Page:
Caraba Metais a pyrometallurgy facility in Bahia,
CuFeS2 4Fe3 Cu2 5Fe2 2S 1
Brazil. This concentrate contained 69% chalcopyrite,
It is well known that reaction 1 has a slow kinetics 27% pyrite and 4% of an oxidized copper phase.
and its rate reduces with time. This is ascribed to the Chemical analysis showed 25.2% iron, 30.9% sulphur
formation of a passivating layer during leaching in and 27.5% copper. Before leaching, the concentrate was
oxidizing conditions, which inhibits further reaction dry ground in a vibrating cup mill (Pulverisette 9,
(Dreisinger, 2004; Jones and Peters, 1976; Warren et al., Fritsch) and the final sample had a d50 = 5.5 m.
1992). Many studies have been undertaken to establish The experimental set-up consisted of a conventional
the nature of this passivating layer and the conditions in leaching apparatus formed by a 500 mL four-neck
which it is formed. In a historical perspective, those borosilicate glass reactor. Stirring was provided by a
studies dealing with leaching kinetics suggested that this magnetic stirrer (Ika Ceramag Midi), which also heated
layer is composed by non-porous sulphur. Later on, the reactor. Additional heating was supplied by a 5 cm
electrochemical experiments (polarization curves, cyclic heating tape (Fisatom, model 5 Standard Class 300).
voltammentry, for instance) have proposed that passiva- Temperature was thermostatically controlled (Fisatom
tion is caused by an amorphous non-stoichiometric temperature controller) at 95 C and the reactor was
sulphide (Warren et al., 1992). operated under closed conditions. A 0.5 m long straight
A review of the several processes that use chloride to condenser was connected to one neck to enable gases to
leach base metals sulphide can be found elsewhere escape and to reduce evaporation losses as oxygen
(Dreisinger, 2004; Dutrizac, 1992; Prasad and Pandey, (99%) was bubbled during the whole experiment.
1988; Venkatachalam, 1991). The interest in chloride Unless otherwise stated, its flowrate was controlled
systems relies on the high solubility of both copper and (Omega rotameter) at 0.45 L/min O2.
ferric iron in these systems as well as the easiness of The leaching solutions were prepared by mixing ferric
ferric ion regeneration. In addition, chalcopyrite leach- sulphate (Fe2(SO4)35H2O, Synth) and sodium chloride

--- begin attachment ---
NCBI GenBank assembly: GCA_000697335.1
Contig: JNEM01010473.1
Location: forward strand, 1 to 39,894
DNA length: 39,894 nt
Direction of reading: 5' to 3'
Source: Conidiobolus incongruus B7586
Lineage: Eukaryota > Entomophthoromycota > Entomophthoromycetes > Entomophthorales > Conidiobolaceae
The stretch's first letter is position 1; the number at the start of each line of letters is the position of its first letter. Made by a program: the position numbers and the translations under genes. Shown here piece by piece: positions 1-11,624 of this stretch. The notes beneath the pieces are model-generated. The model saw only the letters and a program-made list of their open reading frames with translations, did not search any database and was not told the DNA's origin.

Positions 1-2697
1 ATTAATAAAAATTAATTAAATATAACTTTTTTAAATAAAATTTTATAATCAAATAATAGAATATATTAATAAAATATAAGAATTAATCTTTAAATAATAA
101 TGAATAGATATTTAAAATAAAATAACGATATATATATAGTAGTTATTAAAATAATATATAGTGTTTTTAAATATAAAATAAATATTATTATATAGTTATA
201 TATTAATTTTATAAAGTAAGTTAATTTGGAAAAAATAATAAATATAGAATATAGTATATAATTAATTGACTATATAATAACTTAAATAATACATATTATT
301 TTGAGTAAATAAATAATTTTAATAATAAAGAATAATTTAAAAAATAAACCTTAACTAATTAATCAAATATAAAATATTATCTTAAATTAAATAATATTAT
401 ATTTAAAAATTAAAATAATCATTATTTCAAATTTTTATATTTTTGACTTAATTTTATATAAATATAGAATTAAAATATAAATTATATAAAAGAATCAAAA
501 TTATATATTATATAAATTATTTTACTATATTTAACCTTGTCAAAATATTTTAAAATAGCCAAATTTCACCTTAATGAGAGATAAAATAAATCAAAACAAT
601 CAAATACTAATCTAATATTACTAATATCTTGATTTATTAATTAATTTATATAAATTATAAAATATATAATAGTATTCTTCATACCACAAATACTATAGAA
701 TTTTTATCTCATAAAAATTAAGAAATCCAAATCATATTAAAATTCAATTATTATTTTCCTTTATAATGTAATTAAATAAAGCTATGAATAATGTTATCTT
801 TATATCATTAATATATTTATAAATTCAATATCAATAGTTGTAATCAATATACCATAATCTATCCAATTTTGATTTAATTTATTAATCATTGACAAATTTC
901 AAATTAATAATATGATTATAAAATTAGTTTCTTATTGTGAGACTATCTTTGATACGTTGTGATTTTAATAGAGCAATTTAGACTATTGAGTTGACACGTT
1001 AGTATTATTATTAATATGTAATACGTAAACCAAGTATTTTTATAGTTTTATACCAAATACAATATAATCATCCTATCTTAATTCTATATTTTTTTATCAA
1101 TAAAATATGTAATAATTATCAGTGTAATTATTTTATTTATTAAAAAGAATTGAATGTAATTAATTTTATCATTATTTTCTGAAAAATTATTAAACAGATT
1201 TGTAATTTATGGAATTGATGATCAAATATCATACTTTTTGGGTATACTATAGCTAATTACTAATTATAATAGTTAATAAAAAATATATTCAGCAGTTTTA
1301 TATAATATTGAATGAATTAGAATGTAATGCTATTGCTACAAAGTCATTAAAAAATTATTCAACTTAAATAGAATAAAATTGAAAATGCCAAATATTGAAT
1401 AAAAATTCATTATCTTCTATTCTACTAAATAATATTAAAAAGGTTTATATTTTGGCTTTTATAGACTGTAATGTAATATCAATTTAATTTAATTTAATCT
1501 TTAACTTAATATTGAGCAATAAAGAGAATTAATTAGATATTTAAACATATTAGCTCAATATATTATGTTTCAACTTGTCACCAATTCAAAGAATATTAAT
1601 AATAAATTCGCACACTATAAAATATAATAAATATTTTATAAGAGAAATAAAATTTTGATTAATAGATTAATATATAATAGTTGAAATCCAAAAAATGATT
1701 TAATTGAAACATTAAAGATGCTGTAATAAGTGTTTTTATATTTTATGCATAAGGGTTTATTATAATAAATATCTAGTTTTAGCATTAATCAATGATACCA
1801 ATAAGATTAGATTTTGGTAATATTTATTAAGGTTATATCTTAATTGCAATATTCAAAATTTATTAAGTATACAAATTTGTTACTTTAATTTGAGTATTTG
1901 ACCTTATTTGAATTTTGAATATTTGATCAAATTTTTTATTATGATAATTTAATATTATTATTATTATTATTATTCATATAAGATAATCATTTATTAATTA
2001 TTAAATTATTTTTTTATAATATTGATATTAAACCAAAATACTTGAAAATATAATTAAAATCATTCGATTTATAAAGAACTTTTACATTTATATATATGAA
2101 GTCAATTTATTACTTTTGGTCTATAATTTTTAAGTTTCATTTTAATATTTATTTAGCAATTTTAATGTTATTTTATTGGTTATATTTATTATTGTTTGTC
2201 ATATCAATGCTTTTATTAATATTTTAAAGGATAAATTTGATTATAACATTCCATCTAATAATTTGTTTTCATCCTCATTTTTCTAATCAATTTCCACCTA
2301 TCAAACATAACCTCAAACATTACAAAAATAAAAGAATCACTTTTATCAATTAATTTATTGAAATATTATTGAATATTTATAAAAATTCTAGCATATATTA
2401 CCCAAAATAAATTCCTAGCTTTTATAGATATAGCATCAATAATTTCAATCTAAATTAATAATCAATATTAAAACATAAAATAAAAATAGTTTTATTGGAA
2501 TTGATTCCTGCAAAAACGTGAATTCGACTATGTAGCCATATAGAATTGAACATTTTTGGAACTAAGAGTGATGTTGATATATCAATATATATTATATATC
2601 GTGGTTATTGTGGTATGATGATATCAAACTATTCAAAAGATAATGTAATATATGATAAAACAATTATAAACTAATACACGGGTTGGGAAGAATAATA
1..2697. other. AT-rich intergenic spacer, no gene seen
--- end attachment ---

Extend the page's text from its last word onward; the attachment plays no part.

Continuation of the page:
ing with ferric chloride shows faster kinetics than ferric (NaCl, Synth). This solution was transferred to the reactor
sulphate solutions. These studies have also suggested and pH was adjusted to 0.15 with concentrated H2SO4.
that the sulphur formed as reaction product is more Next, oxygen bubbling was started and the leaching
porous when leaching was carried out in the presence of solution was stirred and heated until it reached the desired
chloride ions. Recently, Lu et al. (2000a,b,c) have temperature. Then, chalcopyrite concentrated was added
studied the effect of chloride ions on the sulphate to the system to produce a 5.0% (w/v) pulp. Samples of
leaching of different sulphide minerals using oxyge- the solution were withdrawn at predetermined time
nated solutions. They also proposed that a porous intervals. At the end of the experiment, the pulp was
sulphur layer (reaction product) was formed in the filtered and the residue was washed with distilled water.
presence of NaCl, which facilitated the reagent diffusion Copper and FeT (total iron) were assayed by atomic
to the mineral surface. Additionally, Winand (1991) absorption spectroscopy (AAS) in a Perkin Elmer Aana-
studying chalcopyrite leaching in the presence of lyst 100 device. Fe(II) was determined by titration with a
chloride ions has attributed higher leaching yields to standardized potassium dichromate solution (K2Cr2O7) in
the formation of copper complex with Cl which led to a the presence of an 1:1 ratio of H2SO4/H3PO4 (v/v) solution